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Key to Abbreviations of Cited Works.- Note on Contributors.- Introduction: Dennis Schulting.- 1. Conceptualism and Nonconceptualism in Kant: A Survey of the Recent Debate: Lucy Allais.- 2. Why the Transcendental Deduction is Compatible with Nonconceptualism: Sacha Golob.- 3. On the Relation of Intuition to Cognition: Anil Gomes & Andrew Stephenson.- 4. Sensible Synthesis and the Intuition of Space: Stefanie Grune.- 5. Directions in Space, Nonconceptual Form, and the Foundations of Transcendental Idealism: Robert Hanna.- 6. Kant's Aesthetic Nonconceptualism: Dietmar Heidemann.- 7. Moderate Conceptualism and Spatial Representation: Thomas Land.- 8. Getting Acquainted with Kant: Colin McLear.- 9. Is There Room for Nonconceptual Content in Kant's Critical Philosophy?: Christian Onof.- 10. On an Older Dispute: Hegel, Pippin, and the Separability of Concept and Intuition in Kant: Dennis Schulting.- 11. The Difference Between Original, Metaphysical, and Geometrical Representations of Space: Clinton Tolley.- References.- Index.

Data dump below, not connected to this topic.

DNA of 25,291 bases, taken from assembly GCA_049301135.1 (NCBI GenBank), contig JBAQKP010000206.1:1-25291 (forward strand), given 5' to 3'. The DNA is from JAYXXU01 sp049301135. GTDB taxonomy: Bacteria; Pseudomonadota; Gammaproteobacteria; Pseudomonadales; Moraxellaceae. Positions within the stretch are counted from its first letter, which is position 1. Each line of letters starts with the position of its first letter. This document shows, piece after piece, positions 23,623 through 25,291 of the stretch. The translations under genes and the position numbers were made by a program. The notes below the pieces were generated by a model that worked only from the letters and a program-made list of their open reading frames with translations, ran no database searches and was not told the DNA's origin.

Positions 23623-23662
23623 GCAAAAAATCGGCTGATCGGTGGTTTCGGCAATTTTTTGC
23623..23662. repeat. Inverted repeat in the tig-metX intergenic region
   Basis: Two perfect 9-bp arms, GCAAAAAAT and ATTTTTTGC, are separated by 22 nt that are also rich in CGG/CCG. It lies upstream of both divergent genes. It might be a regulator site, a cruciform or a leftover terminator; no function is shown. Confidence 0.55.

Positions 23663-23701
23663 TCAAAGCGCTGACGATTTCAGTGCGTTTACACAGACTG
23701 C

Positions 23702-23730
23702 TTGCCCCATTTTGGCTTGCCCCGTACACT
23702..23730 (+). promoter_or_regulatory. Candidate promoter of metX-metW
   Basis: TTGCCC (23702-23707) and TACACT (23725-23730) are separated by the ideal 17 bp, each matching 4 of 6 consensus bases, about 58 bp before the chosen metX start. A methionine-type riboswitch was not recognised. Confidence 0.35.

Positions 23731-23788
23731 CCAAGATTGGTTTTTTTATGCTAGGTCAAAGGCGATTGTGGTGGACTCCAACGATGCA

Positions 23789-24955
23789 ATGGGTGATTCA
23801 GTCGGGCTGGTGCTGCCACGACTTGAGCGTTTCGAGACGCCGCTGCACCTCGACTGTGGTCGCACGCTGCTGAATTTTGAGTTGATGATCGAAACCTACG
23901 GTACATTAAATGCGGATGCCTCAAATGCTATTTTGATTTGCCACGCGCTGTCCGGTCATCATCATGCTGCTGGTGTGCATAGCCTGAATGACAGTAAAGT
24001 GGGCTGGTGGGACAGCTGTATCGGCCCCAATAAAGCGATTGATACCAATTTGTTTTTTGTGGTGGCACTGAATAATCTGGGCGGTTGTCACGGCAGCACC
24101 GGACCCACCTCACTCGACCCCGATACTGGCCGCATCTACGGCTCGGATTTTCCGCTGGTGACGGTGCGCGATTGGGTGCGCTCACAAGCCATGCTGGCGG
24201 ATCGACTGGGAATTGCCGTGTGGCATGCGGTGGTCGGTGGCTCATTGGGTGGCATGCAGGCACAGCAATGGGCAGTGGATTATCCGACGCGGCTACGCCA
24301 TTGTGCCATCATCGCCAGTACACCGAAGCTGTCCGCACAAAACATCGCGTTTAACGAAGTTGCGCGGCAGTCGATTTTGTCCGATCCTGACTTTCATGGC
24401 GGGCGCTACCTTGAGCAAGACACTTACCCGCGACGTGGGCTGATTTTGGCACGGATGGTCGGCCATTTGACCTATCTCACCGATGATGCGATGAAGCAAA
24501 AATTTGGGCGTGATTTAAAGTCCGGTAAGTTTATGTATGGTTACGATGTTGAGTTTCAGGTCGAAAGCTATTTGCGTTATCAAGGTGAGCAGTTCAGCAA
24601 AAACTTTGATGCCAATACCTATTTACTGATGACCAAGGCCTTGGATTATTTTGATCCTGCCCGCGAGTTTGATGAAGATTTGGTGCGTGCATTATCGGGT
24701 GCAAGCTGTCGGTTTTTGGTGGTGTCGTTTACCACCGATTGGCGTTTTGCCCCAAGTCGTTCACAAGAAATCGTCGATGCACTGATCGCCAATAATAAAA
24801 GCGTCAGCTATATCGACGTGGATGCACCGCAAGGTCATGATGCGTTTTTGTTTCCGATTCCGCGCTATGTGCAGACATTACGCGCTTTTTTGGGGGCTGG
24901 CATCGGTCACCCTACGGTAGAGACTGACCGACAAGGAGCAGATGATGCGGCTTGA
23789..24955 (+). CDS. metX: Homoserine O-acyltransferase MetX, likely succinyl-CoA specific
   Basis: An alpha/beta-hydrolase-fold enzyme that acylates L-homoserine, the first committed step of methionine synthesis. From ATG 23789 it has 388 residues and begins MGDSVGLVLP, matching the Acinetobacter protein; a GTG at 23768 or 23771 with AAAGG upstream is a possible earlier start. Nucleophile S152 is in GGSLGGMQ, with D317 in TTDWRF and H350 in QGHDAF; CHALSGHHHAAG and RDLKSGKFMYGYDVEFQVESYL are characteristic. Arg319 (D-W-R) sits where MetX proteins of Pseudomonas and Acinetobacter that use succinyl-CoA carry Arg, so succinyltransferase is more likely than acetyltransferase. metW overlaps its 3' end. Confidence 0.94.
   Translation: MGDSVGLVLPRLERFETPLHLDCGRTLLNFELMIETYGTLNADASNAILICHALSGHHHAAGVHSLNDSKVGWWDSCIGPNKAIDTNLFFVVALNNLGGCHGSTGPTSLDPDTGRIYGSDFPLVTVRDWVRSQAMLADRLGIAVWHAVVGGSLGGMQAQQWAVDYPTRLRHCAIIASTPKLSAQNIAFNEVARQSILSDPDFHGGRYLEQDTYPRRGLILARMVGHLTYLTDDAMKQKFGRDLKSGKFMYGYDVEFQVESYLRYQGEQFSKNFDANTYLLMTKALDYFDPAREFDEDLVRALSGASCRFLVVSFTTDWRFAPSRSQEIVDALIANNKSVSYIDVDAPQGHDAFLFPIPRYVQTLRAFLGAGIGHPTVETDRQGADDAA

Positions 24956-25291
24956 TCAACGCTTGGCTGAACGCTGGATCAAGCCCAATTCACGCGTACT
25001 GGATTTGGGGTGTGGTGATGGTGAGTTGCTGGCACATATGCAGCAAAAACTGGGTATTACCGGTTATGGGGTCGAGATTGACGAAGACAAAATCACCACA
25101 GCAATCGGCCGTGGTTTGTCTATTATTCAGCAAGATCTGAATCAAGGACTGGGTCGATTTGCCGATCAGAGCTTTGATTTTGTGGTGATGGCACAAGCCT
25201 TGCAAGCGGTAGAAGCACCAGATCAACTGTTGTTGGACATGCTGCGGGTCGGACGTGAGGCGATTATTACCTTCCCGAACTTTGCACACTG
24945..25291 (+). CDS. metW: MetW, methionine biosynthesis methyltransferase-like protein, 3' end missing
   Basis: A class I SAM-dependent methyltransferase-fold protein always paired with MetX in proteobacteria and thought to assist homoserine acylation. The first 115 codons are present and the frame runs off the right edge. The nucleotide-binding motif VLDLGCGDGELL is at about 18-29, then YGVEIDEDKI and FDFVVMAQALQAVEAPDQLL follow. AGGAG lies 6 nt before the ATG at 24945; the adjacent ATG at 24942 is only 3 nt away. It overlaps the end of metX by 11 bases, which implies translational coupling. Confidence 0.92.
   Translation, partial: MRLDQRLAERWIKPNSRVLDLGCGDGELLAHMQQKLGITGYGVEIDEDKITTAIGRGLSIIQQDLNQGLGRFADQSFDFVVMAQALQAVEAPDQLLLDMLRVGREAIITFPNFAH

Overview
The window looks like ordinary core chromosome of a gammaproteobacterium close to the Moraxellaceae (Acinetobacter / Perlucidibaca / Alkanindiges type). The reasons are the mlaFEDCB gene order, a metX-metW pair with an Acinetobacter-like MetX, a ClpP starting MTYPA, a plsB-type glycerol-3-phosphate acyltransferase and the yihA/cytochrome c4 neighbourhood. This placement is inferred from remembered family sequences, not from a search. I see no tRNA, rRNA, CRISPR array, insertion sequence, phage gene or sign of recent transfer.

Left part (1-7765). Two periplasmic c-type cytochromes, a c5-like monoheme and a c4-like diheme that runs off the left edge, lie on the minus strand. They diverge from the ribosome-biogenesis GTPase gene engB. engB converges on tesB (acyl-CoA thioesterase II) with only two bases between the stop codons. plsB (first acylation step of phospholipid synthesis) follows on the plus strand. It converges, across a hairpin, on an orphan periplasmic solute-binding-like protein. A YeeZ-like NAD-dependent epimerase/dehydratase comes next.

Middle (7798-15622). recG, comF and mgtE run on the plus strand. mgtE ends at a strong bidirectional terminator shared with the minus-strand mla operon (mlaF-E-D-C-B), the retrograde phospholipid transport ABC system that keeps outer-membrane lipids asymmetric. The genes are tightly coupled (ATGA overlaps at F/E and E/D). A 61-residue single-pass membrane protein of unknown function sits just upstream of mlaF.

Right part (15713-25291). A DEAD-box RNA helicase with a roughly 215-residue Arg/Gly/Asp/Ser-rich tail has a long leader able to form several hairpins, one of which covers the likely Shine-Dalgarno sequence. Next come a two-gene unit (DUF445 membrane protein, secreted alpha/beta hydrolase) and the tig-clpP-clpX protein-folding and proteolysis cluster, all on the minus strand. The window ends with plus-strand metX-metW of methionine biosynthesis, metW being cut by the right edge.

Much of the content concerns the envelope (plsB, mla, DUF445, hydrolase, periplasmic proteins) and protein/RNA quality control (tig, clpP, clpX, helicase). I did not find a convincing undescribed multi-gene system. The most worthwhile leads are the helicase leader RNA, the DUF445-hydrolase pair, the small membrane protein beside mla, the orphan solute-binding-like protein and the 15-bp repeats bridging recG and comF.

Dennis Schulting is former Assistant Professor of Metaphysics and its History at the University of Amsterdam and obtained his PhD in Philosophy from the University of Warwick, England, in 2004. He specialises in Kant and German Idealism. He has published in leading journals such as the Philosophical Review, Kantian Review, Kant-Studien, and Kant Yearbook, and has contributed essays to multiple book volumes. He is the author of two monographs on Kant's Transcendental Deduction: Kant's Deduction and Apperception: Explaining the Categories (Palgrave Macmillan, 2012) and the forthcoming Kant's Radical Subjectivism: Perspectives on the Transcendental Deduction (Palgrave Macmillan). He is also the editor of The Bloomsbury Companion to Kant (2nd ed; Bloomsbury, 2015) and co-editor of Kant's Idealism: New Interpretations of a Controversial Doctrine (Springer, 2011).